2. The 8TB drive has a lot more data per inch, and it's spinning at the same speed. Once a read or write begins, it's going to finish a lot faster.

3. Here's a benchmark putting 8TB ahead in every single way http://hdd.userbenchmark.com/Compare/HGST-Ultrastar-He8-Heli...

So, the 8TB drives are fine if you're doing sequential writes, mainly doing write-only workloads, or have a massive buffer in front.

In my experience, the PCIE drives they mention (the DC P3700) are incredible. They're blazing fast (though the 3D X-Point stuff is obviously faster), have big supercaps (in case of power failure), and really low latency for an SSD (150 microseconds or so). They're a pretty suitable alternative to in-memory logbuffers where latency is less crucial. Much cheaper than the equivalent memory too. Having a few of these in front of a RAID 10 made up of 8TB drives will work just fine.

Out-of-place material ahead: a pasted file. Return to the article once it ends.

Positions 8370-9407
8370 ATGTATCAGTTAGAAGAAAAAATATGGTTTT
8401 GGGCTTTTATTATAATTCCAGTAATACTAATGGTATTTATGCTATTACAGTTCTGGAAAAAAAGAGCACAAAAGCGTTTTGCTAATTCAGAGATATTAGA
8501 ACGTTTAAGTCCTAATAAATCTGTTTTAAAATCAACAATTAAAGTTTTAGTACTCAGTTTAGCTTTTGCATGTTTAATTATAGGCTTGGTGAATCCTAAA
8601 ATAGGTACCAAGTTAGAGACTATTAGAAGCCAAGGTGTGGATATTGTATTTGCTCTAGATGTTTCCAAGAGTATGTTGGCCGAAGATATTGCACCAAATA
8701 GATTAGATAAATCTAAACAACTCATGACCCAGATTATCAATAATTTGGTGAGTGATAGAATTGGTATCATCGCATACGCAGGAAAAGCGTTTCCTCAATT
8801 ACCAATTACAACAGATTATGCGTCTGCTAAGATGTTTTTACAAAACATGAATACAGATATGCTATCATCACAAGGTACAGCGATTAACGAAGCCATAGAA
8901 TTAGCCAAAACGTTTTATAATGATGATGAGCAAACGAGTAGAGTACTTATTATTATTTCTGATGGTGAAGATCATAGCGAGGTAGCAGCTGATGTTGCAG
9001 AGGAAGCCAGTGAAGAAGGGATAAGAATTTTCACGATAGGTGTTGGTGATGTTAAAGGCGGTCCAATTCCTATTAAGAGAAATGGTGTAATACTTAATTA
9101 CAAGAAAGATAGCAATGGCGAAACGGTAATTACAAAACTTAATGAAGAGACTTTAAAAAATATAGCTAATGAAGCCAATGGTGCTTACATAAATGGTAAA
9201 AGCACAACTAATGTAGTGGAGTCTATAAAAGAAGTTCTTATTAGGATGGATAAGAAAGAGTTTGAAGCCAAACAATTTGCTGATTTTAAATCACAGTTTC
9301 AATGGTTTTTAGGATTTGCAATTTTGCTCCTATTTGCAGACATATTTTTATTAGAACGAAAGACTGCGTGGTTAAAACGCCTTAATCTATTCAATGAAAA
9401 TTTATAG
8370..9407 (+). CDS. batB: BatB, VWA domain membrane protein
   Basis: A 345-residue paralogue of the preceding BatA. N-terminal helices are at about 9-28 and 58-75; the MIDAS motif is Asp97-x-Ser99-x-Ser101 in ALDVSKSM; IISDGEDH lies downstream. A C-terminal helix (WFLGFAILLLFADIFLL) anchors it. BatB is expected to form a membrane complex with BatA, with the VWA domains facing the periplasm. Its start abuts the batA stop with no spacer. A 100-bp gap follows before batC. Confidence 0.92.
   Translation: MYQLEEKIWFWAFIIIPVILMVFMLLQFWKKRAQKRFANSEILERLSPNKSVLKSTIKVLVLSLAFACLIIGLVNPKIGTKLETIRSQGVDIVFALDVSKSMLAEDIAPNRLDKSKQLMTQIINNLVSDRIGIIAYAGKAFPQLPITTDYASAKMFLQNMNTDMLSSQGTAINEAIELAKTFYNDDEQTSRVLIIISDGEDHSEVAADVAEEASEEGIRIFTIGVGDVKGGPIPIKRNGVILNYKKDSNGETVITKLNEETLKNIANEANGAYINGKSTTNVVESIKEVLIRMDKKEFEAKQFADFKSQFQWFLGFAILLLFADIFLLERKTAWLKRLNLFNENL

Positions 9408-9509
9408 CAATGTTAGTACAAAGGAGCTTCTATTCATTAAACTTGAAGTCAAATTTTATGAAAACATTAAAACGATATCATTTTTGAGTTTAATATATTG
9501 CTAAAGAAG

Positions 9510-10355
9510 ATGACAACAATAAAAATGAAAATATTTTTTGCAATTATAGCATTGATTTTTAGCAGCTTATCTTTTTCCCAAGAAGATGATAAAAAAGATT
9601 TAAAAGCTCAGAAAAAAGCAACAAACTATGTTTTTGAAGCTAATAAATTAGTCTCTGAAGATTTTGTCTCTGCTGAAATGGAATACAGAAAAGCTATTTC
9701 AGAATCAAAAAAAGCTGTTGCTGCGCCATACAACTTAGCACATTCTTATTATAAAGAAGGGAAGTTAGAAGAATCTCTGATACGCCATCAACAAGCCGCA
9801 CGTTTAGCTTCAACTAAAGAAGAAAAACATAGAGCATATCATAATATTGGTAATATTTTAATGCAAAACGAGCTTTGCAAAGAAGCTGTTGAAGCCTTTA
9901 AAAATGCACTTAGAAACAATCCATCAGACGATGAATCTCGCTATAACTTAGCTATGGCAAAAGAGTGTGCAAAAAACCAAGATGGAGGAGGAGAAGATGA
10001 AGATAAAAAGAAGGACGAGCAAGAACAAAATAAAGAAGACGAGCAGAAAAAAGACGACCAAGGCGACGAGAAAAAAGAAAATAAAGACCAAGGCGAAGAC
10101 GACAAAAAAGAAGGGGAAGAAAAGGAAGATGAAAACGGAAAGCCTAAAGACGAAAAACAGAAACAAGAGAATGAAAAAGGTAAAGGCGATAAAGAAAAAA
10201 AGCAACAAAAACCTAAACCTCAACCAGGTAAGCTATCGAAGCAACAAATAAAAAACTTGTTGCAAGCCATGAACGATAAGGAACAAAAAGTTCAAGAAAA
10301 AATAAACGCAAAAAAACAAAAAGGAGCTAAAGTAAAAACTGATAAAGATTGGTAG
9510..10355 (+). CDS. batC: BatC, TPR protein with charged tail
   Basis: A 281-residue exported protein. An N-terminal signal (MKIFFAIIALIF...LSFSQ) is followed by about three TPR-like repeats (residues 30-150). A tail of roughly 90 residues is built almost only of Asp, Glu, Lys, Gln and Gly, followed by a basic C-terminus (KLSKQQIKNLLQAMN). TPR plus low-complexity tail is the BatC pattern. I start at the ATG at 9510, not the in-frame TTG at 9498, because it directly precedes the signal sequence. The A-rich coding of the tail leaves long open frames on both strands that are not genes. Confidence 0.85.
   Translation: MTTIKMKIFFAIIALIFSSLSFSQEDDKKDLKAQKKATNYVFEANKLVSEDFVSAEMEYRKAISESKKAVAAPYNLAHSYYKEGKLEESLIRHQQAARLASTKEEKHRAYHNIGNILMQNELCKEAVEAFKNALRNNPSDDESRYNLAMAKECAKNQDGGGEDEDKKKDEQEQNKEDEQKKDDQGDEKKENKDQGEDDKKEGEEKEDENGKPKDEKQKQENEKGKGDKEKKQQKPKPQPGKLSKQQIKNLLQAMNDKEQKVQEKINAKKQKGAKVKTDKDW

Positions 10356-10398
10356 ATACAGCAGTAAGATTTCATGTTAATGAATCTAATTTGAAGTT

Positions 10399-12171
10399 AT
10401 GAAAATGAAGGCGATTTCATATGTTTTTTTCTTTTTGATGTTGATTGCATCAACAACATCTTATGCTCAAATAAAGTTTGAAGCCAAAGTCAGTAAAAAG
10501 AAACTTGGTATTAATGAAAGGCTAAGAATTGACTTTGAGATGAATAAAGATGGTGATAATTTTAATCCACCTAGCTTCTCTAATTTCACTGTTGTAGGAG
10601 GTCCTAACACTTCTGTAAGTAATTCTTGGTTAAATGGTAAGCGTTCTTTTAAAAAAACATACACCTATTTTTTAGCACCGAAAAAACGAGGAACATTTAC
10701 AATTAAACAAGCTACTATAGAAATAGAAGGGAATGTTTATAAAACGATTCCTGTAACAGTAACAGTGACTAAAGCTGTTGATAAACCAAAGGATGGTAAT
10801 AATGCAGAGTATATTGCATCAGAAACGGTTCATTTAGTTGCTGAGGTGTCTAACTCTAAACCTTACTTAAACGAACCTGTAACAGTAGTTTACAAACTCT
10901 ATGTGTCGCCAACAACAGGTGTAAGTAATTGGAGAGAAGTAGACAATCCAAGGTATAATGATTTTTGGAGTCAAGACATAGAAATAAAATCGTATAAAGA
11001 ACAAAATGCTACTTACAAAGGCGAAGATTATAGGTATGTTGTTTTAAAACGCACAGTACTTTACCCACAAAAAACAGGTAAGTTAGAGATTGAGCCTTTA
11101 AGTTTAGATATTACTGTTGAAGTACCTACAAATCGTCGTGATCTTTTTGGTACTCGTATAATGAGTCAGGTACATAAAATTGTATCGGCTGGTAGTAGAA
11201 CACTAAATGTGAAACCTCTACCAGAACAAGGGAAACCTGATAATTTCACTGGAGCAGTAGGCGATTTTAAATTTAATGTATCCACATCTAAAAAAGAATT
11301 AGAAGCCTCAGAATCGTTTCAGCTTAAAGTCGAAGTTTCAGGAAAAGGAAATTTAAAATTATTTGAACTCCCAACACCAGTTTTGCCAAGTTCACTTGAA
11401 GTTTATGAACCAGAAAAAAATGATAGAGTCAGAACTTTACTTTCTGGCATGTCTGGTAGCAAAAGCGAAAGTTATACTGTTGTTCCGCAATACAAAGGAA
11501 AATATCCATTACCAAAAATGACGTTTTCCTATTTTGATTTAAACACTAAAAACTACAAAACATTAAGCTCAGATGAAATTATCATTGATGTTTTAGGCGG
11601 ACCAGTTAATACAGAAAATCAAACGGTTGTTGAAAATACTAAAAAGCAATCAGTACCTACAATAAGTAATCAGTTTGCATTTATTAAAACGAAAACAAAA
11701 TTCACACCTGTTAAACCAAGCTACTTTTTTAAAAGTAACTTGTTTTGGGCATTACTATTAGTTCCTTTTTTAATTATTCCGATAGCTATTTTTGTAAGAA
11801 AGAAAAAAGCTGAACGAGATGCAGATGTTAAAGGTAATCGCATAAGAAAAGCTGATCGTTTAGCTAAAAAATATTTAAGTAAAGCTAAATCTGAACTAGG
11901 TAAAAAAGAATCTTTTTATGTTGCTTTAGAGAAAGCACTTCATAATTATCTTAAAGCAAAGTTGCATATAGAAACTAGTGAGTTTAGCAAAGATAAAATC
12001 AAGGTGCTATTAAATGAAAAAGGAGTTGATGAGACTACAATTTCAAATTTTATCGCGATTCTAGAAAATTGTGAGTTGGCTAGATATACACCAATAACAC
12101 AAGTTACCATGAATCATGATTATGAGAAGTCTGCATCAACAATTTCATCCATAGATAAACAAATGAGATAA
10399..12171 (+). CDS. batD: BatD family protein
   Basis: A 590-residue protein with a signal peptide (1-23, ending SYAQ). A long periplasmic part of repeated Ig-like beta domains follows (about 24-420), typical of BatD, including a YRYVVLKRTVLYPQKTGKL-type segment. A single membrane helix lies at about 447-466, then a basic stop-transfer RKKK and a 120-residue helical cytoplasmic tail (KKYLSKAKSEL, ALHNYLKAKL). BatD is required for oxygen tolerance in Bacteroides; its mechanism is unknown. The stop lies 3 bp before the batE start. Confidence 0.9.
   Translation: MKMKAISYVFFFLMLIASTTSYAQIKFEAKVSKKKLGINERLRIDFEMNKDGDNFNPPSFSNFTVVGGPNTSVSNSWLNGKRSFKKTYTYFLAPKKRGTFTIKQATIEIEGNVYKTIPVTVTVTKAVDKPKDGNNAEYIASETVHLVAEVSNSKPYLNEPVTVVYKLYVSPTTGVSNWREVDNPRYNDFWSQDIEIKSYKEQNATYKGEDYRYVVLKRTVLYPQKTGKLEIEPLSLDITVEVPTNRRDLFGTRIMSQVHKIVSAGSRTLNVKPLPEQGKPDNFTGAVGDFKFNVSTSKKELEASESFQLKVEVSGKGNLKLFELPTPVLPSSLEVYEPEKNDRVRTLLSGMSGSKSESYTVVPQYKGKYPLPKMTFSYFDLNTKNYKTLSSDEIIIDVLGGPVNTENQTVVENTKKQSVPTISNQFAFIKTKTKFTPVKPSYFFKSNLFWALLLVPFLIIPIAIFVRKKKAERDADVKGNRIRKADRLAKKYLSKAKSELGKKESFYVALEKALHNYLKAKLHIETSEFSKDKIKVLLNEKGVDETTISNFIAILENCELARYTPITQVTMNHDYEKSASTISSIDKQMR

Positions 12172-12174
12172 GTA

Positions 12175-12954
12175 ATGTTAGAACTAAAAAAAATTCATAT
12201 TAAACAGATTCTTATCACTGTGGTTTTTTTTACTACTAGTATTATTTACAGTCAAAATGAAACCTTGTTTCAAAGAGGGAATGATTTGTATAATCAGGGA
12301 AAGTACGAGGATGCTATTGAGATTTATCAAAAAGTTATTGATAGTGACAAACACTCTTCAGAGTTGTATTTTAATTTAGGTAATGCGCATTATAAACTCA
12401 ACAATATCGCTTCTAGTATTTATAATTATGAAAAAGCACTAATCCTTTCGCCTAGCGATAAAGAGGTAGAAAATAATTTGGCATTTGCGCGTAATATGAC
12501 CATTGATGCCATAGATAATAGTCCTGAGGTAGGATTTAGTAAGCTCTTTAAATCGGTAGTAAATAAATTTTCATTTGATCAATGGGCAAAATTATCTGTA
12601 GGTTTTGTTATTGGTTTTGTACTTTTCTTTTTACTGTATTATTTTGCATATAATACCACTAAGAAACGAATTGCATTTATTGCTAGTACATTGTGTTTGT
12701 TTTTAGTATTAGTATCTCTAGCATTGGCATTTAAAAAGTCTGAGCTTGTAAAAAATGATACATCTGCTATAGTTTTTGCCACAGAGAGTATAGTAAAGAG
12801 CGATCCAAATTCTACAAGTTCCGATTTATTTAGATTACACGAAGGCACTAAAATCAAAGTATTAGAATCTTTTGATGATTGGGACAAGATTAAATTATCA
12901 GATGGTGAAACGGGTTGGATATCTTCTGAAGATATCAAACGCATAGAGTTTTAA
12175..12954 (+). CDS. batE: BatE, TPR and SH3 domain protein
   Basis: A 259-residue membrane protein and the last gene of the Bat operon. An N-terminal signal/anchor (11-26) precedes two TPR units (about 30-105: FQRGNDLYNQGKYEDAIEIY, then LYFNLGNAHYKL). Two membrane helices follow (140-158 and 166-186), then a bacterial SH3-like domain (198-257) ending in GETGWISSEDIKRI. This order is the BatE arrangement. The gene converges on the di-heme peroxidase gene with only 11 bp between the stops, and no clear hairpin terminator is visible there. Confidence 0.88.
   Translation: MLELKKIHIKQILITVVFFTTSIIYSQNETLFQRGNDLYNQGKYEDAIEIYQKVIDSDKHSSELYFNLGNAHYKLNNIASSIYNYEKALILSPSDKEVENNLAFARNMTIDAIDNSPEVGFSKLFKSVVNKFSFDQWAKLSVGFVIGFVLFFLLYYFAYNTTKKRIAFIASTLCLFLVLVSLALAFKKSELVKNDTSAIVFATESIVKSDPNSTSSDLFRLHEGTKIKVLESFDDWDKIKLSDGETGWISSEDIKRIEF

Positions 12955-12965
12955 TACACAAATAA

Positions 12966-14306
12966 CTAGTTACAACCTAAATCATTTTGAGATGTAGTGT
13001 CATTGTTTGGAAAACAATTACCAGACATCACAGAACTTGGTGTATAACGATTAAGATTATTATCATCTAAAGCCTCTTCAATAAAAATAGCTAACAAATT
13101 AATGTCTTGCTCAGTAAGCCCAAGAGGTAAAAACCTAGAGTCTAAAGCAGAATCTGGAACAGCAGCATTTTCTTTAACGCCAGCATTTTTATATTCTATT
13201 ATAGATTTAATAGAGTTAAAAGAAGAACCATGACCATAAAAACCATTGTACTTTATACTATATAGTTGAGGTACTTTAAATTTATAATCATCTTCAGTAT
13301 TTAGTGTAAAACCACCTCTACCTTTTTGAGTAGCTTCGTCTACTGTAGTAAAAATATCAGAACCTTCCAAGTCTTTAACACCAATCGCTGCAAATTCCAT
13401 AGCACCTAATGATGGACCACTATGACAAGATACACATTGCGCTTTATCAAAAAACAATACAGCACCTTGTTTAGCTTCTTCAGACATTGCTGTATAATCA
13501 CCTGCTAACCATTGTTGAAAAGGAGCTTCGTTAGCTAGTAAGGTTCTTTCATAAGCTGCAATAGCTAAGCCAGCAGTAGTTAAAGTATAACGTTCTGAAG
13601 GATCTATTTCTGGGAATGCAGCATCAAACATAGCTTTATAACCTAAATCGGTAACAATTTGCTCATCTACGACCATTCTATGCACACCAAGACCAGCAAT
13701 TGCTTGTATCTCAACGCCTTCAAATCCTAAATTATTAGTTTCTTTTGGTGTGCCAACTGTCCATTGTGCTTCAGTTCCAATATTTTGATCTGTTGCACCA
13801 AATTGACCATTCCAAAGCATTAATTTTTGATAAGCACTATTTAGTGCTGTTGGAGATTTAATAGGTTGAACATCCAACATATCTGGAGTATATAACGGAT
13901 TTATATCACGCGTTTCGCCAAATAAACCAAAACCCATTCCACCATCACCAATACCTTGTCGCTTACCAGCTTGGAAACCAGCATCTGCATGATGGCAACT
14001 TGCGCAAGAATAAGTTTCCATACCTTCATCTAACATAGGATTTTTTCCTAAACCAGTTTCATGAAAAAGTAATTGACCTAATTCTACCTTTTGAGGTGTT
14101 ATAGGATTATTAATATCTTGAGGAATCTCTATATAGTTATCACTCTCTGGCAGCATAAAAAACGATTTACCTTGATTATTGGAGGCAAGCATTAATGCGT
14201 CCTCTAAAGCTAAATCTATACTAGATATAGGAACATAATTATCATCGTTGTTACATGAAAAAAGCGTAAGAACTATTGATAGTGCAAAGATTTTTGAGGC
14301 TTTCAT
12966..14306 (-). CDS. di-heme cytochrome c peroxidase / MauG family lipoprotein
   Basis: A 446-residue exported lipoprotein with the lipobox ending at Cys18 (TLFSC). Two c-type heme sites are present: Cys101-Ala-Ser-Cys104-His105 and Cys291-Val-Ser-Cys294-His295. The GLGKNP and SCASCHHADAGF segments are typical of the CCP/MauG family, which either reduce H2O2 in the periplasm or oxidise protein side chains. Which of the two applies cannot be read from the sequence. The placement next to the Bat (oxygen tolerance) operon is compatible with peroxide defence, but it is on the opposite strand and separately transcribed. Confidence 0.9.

FWIW your experience with a RAID 6 of big disks is unsurprising. Raid 6 is almost always a bad choice nowadays since disks are so big. Terrible recovery times and middling performance.

True about RAID6, I was just commenting on performance. A 2TB will spank an 8TB in any configuration.

I would think that GitLab's workload is mostly random, which would pose a problem for larger drives. The SSDs are a great idea, but I've only seen 8TB drives used when there are 2 to 3 tiers; with 8TB drives being all the way on the bottom. I'm not sure how effective having a single SSD as a cache drive for 24TBs of 8TB disks will be.

Don't have hard numbers you say?



Oops that's reliability, I can jump the gun sometimes, sorry.